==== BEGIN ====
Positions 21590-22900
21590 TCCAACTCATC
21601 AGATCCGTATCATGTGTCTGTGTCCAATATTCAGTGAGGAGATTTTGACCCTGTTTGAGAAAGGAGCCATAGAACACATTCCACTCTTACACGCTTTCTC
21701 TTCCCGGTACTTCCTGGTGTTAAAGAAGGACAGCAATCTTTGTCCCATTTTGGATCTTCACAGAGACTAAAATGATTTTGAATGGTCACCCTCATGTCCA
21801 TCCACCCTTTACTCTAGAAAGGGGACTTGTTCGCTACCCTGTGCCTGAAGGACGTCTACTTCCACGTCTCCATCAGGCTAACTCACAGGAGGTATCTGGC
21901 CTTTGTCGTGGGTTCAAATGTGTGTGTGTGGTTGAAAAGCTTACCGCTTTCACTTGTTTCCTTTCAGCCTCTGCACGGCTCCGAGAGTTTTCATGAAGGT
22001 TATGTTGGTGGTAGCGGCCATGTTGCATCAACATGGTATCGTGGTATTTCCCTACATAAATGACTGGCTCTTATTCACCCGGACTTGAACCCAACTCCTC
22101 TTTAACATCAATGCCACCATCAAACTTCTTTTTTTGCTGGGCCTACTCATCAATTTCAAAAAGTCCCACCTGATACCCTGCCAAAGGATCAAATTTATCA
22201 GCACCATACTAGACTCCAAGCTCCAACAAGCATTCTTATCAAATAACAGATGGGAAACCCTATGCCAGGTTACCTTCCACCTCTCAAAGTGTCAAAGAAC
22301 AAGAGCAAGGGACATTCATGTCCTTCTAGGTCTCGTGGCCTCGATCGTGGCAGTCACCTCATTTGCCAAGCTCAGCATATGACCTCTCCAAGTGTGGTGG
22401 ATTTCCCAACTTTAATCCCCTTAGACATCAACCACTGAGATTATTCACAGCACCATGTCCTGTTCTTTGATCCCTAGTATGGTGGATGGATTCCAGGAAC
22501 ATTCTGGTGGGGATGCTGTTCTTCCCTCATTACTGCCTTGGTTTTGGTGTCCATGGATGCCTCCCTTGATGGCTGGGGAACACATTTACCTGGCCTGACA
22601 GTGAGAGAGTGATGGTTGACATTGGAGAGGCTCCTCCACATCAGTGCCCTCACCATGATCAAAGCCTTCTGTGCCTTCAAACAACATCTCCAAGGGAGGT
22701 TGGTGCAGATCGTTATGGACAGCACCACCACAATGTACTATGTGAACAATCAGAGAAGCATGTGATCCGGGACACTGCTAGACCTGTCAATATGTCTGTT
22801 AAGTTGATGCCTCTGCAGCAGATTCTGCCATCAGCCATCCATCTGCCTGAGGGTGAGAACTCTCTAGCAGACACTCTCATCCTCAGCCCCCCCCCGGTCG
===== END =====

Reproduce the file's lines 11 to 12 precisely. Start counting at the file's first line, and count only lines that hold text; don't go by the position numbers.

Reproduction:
22401 ATTTCCCAACTTTAATCCCCTTAGACATCAACCACTGAGATTATTCACAGCACCATGTCCTGTTCTTTGATCCCTAGTATGGTGGATGGATTCCAGGAAC
22501 ATTCTGGTGGGGATGCTGTTCTTCCCTCATTACTGCCTTGGTTTTGGTGTCCATGGATGCCTCCCTTGATGGCTGGGGAACACATTTACCTGGCCTGACA